“The people at social services are professionals. They can go in and ask the right questions and make the right determination from there. Let the professionals, the trained professionals, make the decision,” Stone said.

“I would rather err on the side of caution,” Stone said. “Referrals can be made anonymously, and it’s not like social services is in the business of going around and broadcasting who has made a report or who has been investigated. It’s not about making people look bad. It’s about doing the right thing for children and families.”

Lifting the stigma

Reporting abuse or neglect is a reaction to something that has already happened. The focus of Prevent Child Abuse Virginia is on prevention – through a series of programs that are aimed at providing information and support to parents.

“Nobody likes to admit this, but it is difficult being a parent,” said Johanna Schuchert, the executive director of the Richmond-based nonprofit.

“You don’t get instructions when you become a parent. You don’t get training. You’re just expected to know how to do it. And there’s a stigma to asking for help. If we’re going to be successful as a society in preventing child abuse and child neglect, we’re going to have to overcome that stigma and realize that it’s OK to admit that parents sometimes need to have more tools at their disposal,” Schuchert told the AFP.

Families “are under more stress today than in the past for a variety of reasons,” said Schuchert, noting the breakdown of family and neighborhood support systems for many that has come with increased mobility.

Another factor is the increase in the number of families in which both parents work outside the home; a third is the sharp increase in single-parent households.

Prevent Child Abuse Virginia offers assistance to parents by making available information about child rearing – “and at the very beginning,” Schuchert said.

To that end, the organization has partnered with the state to make available child tool kits to new parents. Last year, 110,000 of the kits were distributed statewide – reaching 70 percent of all new parents.

The goal this year is to distribute 120,000 of the kits in Virginia.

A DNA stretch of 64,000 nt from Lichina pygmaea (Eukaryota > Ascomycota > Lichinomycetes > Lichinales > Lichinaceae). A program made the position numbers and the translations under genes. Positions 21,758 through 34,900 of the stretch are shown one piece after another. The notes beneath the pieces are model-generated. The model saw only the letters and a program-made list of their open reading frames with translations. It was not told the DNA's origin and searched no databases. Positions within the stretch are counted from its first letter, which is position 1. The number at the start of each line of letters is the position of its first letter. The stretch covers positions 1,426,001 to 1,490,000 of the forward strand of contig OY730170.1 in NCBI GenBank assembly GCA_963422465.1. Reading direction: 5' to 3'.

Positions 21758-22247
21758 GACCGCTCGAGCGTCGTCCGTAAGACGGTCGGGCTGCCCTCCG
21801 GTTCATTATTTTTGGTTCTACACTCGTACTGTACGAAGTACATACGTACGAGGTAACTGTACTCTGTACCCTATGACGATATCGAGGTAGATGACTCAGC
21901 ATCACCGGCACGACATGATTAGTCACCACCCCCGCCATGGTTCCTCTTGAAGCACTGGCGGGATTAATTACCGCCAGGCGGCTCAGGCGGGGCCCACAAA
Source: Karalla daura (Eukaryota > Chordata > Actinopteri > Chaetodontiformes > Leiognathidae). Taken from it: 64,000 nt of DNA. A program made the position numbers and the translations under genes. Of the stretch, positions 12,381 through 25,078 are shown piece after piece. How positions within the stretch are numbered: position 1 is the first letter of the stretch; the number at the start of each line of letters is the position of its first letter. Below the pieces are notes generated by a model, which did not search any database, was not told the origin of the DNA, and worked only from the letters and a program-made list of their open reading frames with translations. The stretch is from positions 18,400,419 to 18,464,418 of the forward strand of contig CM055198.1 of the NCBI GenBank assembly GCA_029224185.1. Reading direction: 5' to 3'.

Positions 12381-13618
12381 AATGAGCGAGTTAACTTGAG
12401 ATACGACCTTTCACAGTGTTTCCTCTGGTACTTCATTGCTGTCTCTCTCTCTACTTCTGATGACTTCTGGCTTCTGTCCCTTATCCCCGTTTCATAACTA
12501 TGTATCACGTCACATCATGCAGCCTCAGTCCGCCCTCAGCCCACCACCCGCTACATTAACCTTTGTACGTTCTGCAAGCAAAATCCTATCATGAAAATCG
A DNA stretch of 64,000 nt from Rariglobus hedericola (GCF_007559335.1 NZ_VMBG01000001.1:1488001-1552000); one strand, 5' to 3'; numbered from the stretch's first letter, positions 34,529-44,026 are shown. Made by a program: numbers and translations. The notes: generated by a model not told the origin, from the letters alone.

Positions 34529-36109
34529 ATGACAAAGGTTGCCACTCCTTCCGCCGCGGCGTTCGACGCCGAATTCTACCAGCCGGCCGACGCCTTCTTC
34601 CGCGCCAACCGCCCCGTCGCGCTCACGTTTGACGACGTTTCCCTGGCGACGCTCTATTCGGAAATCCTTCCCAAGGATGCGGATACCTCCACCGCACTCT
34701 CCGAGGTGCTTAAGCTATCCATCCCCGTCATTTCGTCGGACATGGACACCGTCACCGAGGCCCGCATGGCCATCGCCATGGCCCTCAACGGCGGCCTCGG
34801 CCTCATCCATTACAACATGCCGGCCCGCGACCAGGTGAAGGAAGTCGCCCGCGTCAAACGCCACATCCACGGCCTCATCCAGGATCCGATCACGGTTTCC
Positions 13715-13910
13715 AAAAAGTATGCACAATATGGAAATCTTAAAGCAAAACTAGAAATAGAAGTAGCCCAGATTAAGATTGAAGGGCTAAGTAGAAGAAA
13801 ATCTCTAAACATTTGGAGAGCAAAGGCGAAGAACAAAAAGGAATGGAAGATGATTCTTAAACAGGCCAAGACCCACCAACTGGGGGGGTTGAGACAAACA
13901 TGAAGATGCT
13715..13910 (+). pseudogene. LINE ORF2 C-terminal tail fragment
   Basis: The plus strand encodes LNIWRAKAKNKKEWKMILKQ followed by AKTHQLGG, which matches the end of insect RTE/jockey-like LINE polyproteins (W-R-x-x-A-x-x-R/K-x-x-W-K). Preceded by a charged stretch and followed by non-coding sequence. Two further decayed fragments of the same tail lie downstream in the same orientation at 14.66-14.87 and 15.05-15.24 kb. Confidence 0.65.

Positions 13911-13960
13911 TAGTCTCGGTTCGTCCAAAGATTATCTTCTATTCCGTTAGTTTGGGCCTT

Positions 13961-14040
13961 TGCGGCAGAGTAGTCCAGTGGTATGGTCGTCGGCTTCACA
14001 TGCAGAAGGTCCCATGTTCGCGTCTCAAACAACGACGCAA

“We need to recognize as a society that parenting is the most difficult job that we will ever have. And yet it is the one for which we receive the least training. Think about how much education you received for the job that you’re working at now. And how many years of schooling you underwent to get to where you are,” Schuchert said.

“Parents need to feel comfortable in accessing these services and programs without feeling like doing so is admitting that they are not doing a good job,” Schuchert said.

“It doesn’t matter how much education you have. It doesn’t matter what role you play in your job or in your community. Parenting requires a totally different skill set than anything else you will do,” Schuchert said.

The bottom line

“It’s curable. Neglect is something that we can do something about,” Cleveland said.

“We’ve got services in our community that are available for families. And sometimes it’s just letting these parents know about them and that they’re there and getting them to utilize them,” Cleveland said.

“I think that if people knew that there were agencies and people working on these issues that it would be easier for them intervene and report abuse,” Newman said.

“A lot of people may suspect child abuse, but leave it at that because they don’t know where to turn. They don’t want to call the police, and they may not know or want to call Child Protective Services, and they are not sure what agencies are out there to help them sort through here questions and concerns,” Newman said.

(Originally published 01-09-06)

augusta free press
augusta free press